Dan Schmidt

I hold an S.B. from MIT in musical composition (yes, really), studying there with Martin Brody, Peter Child, and John Harbison, and receiving the school's William Eugene Edgerton Award for musical achievement. I lead the rock group Honest Bob & the Factory-to-Dealer Incentives; and am co-Music Director of, and composer for, Gamelan Galak Tika, the Boston area's first Balinese gamelan.

I generally write music with a strong sense of rhythmic motion, often skewed by the use of mixed meters. While I've explored all of the tonal-atonal spectrum, I do attempt to write music that will be striking and memorable on first listen. I will attempt to put up scores and MP3s to some of these pieces in the near future.

Interested in having me write something for you? Let me know.

Compositions I haven't yet disowned:

Five very early songs (1990) for soprano and piano (7 minutes): based on poems and stories by elementary school students.

I. A famous artist's work
II. The thousand dollars
III. Homework
IV. Unicorn and Dum the dragon
V. The leaf that told me a story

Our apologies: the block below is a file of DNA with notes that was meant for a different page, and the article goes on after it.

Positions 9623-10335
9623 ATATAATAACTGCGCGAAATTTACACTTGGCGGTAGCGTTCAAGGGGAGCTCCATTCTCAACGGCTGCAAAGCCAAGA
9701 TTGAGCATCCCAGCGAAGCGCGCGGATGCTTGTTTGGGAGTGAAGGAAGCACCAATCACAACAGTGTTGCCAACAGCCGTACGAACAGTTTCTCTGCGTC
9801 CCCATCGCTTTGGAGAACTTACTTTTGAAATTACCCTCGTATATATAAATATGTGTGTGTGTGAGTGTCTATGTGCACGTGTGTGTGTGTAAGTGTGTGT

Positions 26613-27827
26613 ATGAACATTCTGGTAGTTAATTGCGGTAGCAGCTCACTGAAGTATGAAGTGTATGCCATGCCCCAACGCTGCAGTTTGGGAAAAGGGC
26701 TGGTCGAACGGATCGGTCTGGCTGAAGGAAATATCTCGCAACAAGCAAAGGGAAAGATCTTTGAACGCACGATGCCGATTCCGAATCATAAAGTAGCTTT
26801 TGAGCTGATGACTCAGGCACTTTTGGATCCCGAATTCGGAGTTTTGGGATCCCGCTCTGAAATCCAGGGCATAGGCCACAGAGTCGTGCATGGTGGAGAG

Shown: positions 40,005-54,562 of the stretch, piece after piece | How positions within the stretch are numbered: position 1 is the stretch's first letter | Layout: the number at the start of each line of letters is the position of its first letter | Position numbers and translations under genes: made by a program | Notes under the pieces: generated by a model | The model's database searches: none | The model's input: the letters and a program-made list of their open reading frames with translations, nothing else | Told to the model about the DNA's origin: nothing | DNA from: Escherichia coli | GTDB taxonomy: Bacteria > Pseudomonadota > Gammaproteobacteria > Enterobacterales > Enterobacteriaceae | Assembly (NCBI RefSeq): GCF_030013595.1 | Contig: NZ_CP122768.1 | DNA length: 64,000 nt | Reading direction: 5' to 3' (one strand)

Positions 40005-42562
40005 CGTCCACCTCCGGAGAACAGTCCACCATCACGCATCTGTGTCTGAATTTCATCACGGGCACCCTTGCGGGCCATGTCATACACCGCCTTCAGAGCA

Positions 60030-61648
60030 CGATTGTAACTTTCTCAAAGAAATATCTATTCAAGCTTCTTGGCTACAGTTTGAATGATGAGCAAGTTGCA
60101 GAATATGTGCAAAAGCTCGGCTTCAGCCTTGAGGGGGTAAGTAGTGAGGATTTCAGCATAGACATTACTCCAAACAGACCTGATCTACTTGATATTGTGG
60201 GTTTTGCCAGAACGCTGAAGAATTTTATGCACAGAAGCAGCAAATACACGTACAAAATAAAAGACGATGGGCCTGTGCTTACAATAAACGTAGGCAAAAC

As a wife has a cow, a love story (1992) for soprano and piano (7 minutes): based on the poem by Gertrude Stein, and appropriating her stuttering syntax.

Bloom (1993) for piano (8 minutes): an exploration of latent possibilities.

Rag of the Nibelung (1993) for piano (3 minutes): a ragtime adaptation of your favorite Wagner tunes, as was popular in the day.

Rapid Eye Movement (1993) for piano (6 minutes): in which the left hand does not know what the right hand is doing.

Prelude in C major (1994) for piano (3 minutes): an experiment in which Bach is put in a pitch-class blender and emerges somewhat the worse for wear.

Twelve tonal pieces (1994) for piano (10 minutes): as the title indicates.

Here follows a long period of writing nothing but pop songs. The shame.

A Dangerous Thing (2000) for gamelan gong kebyar (6 minutes): in which an American composer contemplates Bali and Bulgaria and splits the difference.

Performed by Gamelan Galak Tika at the Bang On A Can Millennium Marathon at the Brooklyn Academy of Music; a RealAudio broadcast from WNYC can be found here. Choose program #1864 (from 14 Dec 2000); the piece is presented about fourteen minutes into the program.

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Last updated 15 December 2000